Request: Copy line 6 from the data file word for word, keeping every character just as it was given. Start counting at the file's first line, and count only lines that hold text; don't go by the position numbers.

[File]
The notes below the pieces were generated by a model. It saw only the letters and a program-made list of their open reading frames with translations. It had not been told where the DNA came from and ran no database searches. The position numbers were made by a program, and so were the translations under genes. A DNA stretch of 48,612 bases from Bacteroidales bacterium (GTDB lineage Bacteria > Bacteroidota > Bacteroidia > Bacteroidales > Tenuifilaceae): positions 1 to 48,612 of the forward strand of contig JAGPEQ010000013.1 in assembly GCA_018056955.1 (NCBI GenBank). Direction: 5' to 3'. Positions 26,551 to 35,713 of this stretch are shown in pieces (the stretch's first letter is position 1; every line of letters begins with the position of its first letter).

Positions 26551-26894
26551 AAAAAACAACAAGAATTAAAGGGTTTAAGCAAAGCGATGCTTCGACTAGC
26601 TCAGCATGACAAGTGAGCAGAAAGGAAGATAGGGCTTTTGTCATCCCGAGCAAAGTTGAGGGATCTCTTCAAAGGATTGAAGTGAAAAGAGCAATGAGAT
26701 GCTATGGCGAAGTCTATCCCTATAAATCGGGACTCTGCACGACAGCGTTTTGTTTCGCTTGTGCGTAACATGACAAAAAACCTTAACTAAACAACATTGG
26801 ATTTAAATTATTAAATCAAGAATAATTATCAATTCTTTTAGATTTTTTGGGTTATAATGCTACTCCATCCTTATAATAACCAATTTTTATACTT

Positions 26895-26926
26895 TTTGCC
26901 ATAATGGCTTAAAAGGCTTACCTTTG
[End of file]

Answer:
26801 ATTTAAATTATTAAATCAAGAATAATTATCAATTCTTTTAGATTTTTTGGGTTATAATGCTACTCCATCCTTATAATAACCAATTTTTATACTT